Thursday, 10 May 2012

Tharaa gets dealt the race card

Shakeel (13) has always been the type to have a best friend - he's always wanted or needed to have a special friend, to whom he'd show undying loyalty. Tharaa (10), on the other hand, has always been the type to flit from friend to friend, clique to clique - as the fancy took her. She's been this way since creche and I must admit that this has worried me in the past - would she be able to commit, show loyalty or receive the benefits that come with having a deep friendship?

So, when the kids started madrassah (islamic school) a few weeks ago, there was no reason this should change. Tharaa chatted to one girl / group of girls the one day and then moved on to the next the following day - just as the fancy took her.

This has never been a problem for her - until last week, when, instead of chatting to the same two girls from the previous day (let's call them X and Y), she started to spend time with Q. This is when X and Y levelled the accusation, which completely baffled, horrified and devastated Tharaa.

''You don't want to play with us anymore because we're black,'' they concluded.

No amount of explaining, defending or arguing could get the girls to change their minds. Tharaa got into the car close to tears.

To understand how bizarre that accusation was, one would need some background about my kids' exposure to race and racism.

During apartheid, public schools were racially exclusive - black children could only go to black schools, white kids to white schools, coloured kids to coloured schools - you get the picture.

Since the fall of apartheid, schools have opened up and admission criteria are no longer racially -based. They include instead criteria like affordability, area in which the learner resides, etc.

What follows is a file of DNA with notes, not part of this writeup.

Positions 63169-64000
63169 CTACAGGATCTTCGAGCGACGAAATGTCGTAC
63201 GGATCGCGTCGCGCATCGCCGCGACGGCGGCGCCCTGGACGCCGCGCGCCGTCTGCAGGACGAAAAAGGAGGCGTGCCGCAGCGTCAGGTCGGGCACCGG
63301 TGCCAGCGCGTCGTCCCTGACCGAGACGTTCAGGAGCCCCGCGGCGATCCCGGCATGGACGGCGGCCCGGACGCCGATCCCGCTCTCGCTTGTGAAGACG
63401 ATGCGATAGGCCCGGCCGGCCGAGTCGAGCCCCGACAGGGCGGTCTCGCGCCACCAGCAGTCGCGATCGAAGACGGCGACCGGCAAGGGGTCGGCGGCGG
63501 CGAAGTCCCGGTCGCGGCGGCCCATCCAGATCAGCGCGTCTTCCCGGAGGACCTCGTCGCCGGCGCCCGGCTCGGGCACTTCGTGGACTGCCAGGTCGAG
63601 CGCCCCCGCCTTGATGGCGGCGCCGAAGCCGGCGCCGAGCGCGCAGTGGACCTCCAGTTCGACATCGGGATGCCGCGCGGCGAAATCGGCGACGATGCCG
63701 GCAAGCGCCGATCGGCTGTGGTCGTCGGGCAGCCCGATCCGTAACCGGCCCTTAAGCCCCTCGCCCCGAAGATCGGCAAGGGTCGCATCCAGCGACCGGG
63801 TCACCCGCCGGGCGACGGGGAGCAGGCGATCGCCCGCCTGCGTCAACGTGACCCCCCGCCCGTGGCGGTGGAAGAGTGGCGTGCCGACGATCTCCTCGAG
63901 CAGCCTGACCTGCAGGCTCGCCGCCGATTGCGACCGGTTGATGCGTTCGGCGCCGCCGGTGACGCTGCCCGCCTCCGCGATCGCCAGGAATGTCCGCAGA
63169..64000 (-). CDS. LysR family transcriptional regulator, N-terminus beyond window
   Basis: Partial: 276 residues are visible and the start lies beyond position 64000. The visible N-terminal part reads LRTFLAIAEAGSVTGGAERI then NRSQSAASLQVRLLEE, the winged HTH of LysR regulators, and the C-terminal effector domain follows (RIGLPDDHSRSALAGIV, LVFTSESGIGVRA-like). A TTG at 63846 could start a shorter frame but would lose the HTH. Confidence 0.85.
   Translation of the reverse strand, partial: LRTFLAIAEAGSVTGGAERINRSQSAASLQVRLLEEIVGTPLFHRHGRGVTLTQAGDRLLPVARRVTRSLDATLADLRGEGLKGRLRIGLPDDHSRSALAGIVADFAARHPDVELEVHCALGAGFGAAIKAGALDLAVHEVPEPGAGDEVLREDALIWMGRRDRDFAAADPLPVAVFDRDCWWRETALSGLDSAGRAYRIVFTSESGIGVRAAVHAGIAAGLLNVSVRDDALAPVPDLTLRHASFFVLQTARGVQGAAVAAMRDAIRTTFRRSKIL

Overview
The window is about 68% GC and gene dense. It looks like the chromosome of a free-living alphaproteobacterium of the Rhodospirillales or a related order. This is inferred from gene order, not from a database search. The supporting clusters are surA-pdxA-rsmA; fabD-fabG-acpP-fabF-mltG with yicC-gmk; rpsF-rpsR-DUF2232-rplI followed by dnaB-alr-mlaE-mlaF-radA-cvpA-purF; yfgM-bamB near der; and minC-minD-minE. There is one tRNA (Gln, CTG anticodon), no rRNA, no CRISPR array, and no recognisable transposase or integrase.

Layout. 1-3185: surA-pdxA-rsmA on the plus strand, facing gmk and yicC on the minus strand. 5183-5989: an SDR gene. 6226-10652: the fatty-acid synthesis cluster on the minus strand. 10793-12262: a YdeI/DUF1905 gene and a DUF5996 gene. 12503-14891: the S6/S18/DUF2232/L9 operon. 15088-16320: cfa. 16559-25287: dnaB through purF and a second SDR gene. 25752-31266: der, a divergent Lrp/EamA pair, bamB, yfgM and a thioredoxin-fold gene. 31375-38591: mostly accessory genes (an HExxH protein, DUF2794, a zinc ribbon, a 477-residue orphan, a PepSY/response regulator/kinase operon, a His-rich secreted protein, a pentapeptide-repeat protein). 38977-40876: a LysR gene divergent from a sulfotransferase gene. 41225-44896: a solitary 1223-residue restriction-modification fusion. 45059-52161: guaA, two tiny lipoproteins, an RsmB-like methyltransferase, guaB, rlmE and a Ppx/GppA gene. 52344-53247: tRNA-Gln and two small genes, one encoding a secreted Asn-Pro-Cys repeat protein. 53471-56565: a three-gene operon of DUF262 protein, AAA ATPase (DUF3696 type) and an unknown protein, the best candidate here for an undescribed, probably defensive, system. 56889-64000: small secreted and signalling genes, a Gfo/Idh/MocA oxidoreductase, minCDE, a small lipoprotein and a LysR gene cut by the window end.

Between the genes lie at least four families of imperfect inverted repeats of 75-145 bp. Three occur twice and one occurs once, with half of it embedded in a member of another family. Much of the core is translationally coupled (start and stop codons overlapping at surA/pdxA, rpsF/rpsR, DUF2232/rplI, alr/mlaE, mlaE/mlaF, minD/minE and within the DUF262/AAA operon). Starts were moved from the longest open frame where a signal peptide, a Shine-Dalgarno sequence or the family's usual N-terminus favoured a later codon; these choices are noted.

My kids attend a formerly whites-only school which is based in a formerly whites-only area. The school constitutes kids of all racial groupings - funnily enough, with white children now making up a tiny minority. (I have absolutely no idea where the residents of the area - who are still predominantly white - are enrolling their children).

Shakeel and Nuha (7) have been at this school since Grade 1, while Tharaa did her pre-school year at the school as well. They have had friends of all racial groupings since the beginning. It has been really interesting to observe how, compared to us (the products of apartheid) they are completely (racially) colour-blind.

I have always wanted to keep them this way - innocent and naive - when it came to the issue of race. However, I knew that I could not bury my (and their) head (s) in the sand and keep them in the dark about such issues. Doing so would deny our past, which would in turn, fail to honour those who had endured and sacrificed to enable our kids to enjoy the benefits which they do today. Denying/ignoring the past would also mean that the kids would not realise how far this country has come in such a short time - it is so important for them to appreciate what they have today and to realise that the rights they enjoy today, were born from much pain and sacrifice of the previous generations.

So, a few years ago, while watching a documentary on our apartheid past, I took the opportunity to explain to Shakeel the concept of apartheid and racism. He was baffled. Why did the bad guys (apartheid government) hurt people just for being a certain colour? Was he black?

I have to tell you - my heart broke, as I felt that with each bit of information, I was destroying his innocence bit by bit. By introducing the concept of race into his consciousness, I was effectively eradicating his colour-blindness and making him see beyond the person him/herself - but see their race. I doubted whether I was doing the right thing, but once it had been uttered, there was no turning back.

What amazed me was his question, ''Do we know any black people?'' I did not want to answer that question. I did not want to draw his attention to the race of some of his best friends.